Buildix is an all-in-one solution for most of the essentials of agile software engineering:
- version control - via svn
- continuous integration - via CruiseControl
- a wiki - via Trac
- an issue tracking system - via Trac
Buildix also offers an optional software package for Project Management: Mingle. Mingle is the for-pay PM software created by ThoughtWorks, who also created Buildix. While Mingle isn’t free, there is a currently a free 30-day trial (or 1 year if your team contains 5 or fewer members). To tie it all together, the ThoughtWorks team has glued things together to make these tools integrate more seamlessly.
Buildix itself is available in a number of form factors: VMWare image (which I will cover in this post), LiveCD, AMI for Amazon’s EC2 service, or .deb package for Debian-based Linux distributions. The VMWare image and LiveCD are both Ubuntu with the Buildix package installed.
We’ll be discussing the VMWare image of Buildix 2.0.1 in this post, so installation is pretty straight-forward. Just download the bzipped tarball, extract the image to your directory of choice, fire up VMWare, and choose to open the image. Voila! VMWare tells me that the VMWare Tools are out of date, but I’ll deal with that later. It is important to note that the VMWare image is not secured in any way. If you plan to allow access to the image from outside your firewall, ThoughtWorks recommends creating your own secure Ubuntu server and then installing the Buildix package via aptitude.
Figuring out how to access Buildix
The first step is to figure out how to access your new Buildix install, since it’s hard to configure something when you don’t know where it’s at. Pop over to the console in VMWare and attempt to log in as ifconfig, no password. This should display the IP address you should use to access Buildix. As an important aside, note that there are two default user/password combos, and that the password is the same as the username for both: root and cruise (see this forum post about default users).
When you first visit your new Buildix install’s site, you’ll receive a message informing you that “Mingle is installed but not configured.” So, click on the handy link to finish the installation (or you could uninstall it, but Mingle is reputed to be cool, so we’ll be finishing the installation).
The first step in finishing up the installation is a simple overview page that outlines the steps we’ll be taking. Since this is Buildix, the first two steps (1. Connecting Mingle to your database and 2. Setting up the database) have been handled for us. Next up is 3. Configuring the SMTP connection. Just fill in the required fields and click through. Up next is 4. Accepting the ThoughtWorks End User License Agreement. If you agree, click the checkbox to enable the button, and click through. Now we see 5. Setting up the first user account - you’ll be prompted to create the first user (who, unsurprisingly, will be an Administrator). Create this user and move on to 6. Importing project templates. All you can do here is continue. Then you’ll be informed that Mingle is not registered. Go to the website and register to get a registration key in your email. Copy your key, go back to Mingle and choose to register, then paste in the key. You should be all set.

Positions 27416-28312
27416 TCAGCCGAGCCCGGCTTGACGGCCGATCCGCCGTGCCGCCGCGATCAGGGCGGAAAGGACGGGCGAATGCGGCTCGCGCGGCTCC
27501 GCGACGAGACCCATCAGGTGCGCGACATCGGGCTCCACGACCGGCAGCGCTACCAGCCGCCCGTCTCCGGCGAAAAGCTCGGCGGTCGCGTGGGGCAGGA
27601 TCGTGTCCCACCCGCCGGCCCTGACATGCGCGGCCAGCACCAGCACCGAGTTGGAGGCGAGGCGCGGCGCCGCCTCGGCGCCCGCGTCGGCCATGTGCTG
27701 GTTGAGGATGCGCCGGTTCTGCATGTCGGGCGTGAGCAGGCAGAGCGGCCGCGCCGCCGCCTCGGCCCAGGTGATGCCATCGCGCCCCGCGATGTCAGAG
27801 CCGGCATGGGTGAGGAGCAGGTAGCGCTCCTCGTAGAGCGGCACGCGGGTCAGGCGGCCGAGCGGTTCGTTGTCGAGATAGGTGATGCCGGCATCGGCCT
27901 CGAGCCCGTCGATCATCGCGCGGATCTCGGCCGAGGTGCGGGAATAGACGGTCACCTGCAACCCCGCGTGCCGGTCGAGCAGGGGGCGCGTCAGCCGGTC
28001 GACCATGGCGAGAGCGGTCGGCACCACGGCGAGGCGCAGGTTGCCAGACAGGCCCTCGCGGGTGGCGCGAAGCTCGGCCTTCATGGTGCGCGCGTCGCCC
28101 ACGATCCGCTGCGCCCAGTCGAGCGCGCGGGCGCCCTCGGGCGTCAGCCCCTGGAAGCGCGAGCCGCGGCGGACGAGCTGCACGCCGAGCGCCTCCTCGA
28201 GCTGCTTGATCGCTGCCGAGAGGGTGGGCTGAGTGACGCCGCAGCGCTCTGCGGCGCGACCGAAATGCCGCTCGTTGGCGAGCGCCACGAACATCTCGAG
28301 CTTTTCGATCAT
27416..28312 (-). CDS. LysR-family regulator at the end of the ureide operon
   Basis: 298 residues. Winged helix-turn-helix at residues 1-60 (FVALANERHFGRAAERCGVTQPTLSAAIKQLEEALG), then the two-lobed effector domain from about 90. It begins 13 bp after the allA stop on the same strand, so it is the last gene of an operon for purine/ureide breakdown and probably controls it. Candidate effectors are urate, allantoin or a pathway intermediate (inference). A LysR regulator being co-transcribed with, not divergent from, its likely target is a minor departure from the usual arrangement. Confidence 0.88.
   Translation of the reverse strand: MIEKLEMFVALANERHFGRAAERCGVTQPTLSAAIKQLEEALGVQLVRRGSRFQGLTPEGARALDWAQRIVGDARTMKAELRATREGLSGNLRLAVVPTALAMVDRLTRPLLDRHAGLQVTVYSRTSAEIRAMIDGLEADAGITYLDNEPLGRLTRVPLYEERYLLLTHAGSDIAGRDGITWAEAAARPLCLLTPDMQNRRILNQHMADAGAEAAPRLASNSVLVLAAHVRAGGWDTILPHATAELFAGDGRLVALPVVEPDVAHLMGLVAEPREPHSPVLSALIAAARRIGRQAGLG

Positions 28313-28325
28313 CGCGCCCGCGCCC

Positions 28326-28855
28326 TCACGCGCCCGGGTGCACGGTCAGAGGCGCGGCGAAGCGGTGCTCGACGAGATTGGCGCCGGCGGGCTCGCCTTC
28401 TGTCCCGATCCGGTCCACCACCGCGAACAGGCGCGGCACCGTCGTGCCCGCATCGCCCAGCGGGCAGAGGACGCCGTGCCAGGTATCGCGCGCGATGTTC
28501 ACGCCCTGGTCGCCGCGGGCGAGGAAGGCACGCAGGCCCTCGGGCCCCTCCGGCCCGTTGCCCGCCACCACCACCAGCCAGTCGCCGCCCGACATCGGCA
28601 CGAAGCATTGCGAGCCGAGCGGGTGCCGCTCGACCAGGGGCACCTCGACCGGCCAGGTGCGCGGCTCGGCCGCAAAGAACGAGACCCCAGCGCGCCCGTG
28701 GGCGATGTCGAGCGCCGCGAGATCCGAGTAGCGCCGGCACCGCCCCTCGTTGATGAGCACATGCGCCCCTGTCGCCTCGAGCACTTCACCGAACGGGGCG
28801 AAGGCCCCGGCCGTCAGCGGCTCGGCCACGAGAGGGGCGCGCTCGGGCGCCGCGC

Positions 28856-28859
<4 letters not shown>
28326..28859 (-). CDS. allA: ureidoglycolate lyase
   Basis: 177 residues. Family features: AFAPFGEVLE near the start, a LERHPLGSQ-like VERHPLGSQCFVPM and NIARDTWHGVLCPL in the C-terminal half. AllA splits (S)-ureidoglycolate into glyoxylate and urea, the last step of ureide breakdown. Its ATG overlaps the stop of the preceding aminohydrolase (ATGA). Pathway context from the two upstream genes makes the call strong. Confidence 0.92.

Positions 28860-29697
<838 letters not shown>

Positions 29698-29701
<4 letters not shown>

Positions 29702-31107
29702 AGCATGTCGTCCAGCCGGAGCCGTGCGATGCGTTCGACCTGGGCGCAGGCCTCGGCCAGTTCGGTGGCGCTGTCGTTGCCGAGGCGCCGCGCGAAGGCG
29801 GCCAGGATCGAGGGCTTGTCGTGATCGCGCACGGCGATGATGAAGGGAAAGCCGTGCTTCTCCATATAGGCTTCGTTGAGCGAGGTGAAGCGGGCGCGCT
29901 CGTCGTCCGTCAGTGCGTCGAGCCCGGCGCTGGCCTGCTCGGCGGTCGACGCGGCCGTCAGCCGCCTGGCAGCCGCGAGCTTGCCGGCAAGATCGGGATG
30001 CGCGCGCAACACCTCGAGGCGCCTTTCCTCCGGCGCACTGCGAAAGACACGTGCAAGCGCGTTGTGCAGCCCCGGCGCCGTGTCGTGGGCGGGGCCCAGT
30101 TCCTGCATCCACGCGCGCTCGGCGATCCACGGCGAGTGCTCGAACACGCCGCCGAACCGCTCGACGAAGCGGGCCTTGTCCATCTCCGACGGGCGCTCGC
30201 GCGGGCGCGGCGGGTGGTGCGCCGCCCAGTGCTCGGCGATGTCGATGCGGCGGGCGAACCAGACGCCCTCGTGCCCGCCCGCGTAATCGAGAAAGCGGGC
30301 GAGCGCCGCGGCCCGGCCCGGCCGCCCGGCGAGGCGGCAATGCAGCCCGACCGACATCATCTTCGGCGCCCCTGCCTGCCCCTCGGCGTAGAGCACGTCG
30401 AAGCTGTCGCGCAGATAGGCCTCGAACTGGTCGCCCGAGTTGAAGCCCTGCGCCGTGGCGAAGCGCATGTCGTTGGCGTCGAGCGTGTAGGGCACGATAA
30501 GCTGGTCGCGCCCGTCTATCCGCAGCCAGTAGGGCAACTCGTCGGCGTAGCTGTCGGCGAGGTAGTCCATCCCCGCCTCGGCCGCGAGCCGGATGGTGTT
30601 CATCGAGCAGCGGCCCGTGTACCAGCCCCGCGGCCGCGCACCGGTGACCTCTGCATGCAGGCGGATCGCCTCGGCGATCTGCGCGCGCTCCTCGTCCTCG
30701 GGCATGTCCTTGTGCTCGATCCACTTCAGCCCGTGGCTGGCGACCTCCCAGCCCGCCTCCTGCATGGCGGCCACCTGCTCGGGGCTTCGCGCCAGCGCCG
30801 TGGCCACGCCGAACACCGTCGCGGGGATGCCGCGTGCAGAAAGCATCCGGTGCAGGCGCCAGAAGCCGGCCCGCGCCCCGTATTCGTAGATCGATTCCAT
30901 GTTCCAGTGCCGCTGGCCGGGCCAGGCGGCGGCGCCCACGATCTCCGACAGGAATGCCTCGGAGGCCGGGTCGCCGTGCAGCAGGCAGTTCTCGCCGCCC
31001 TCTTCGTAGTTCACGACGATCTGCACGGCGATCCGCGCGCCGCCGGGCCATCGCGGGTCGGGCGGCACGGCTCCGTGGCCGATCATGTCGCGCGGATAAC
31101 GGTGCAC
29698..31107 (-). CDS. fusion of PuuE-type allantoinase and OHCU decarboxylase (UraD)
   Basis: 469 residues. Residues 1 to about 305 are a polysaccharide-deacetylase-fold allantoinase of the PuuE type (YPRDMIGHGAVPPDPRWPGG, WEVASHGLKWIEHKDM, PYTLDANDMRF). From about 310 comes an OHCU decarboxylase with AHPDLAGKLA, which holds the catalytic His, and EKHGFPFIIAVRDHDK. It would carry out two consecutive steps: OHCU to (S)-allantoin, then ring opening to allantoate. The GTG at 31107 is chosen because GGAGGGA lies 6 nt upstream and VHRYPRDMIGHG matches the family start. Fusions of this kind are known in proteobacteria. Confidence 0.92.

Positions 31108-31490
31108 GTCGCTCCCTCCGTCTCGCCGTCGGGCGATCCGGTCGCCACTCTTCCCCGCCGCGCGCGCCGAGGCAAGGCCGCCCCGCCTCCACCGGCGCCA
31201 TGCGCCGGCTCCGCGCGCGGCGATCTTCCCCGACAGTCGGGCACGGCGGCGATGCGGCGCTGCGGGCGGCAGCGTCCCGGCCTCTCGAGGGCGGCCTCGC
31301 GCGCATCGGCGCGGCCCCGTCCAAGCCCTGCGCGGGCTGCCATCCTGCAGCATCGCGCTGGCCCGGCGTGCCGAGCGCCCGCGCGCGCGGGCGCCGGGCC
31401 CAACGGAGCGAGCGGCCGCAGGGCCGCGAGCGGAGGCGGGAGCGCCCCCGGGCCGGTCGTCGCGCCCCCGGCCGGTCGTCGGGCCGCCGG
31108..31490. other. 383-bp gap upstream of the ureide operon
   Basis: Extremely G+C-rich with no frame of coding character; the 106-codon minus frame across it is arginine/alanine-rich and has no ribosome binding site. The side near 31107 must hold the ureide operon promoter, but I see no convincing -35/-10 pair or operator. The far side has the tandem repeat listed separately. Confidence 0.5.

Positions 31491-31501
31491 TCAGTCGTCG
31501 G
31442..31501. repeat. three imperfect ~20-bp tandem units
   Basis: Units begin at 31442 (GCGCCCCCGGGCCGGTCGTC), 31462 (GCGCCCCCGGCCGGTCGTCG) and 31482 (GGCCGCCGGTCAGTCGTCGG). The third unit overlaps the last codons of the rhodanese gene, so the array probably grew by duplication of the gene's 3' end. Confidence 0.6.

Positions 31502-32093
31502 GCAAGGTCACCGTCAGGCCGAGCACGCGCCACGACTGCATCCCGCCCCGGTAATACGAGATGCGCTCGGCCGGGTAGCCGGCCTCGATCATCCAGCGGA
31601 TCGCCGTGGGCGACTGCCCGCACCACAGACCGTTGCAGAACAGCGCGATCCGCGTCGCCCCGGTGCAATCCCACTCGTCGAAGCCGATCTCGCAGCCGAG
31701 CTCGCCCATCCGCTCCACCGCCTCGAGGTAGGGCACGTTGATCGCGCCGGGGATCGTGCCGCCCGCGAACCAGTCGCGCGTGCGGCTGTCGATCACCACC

Next up: adding your users. Here is the first time you get to really use that ThoughtWorks glue I mentioned earlier. They’ve added a very simple User Manager tool that will create users for the various applications making up Buildix so that they are consistent, e.g., hgay can log in to all of the applications with the same credentials (with the possible exception of Mingle - those logins are created with a default password and you must update them separately). Just go to the address indicated in the ifconfig login indicated above. That should get you to the homepage for your Buildix install. From there, click on the User Manager link, provide the username and initial password, and Buildix takes care of the rest.
Next up: adding your project. Here again, we get to enjoy some ThoughtWorks magic. You go to your Buildix homepage, provide a project name, and click the Create Project button, and Buildix will create the projects in the member applications, including a project in the subversion repository. Actually, scratch that. What it does is create a new subversion repository at /var/svn/$project_name, which makes things interesting if your pattern before was to have one repository with many subprojects. And that brings us to our next step: getting your existing project into Buildix.
Old project info migration
Once Buildix has created your SVN project, you can use svnadmin dump and svnadmin load to get your previous work into Buildix. If you are unfortunate enough to still be using CVS, you’ll first need to get your project info out of CVS. A tool like cvs2svn should do the trick, but it is rather complicated to get it configured exactly as you might want. I recommend testing against a temporary svn repository until you get it exactly the way you want.
If everything went well above, you should have some users and projects waiting for you. Now it’s up to you to use Buildix effectively.
- how to backup buildix - a developer weighs in at the bottom
- how to migrate from VM image to dedicated machine - the same developer provides migration steps
Back to flipping out…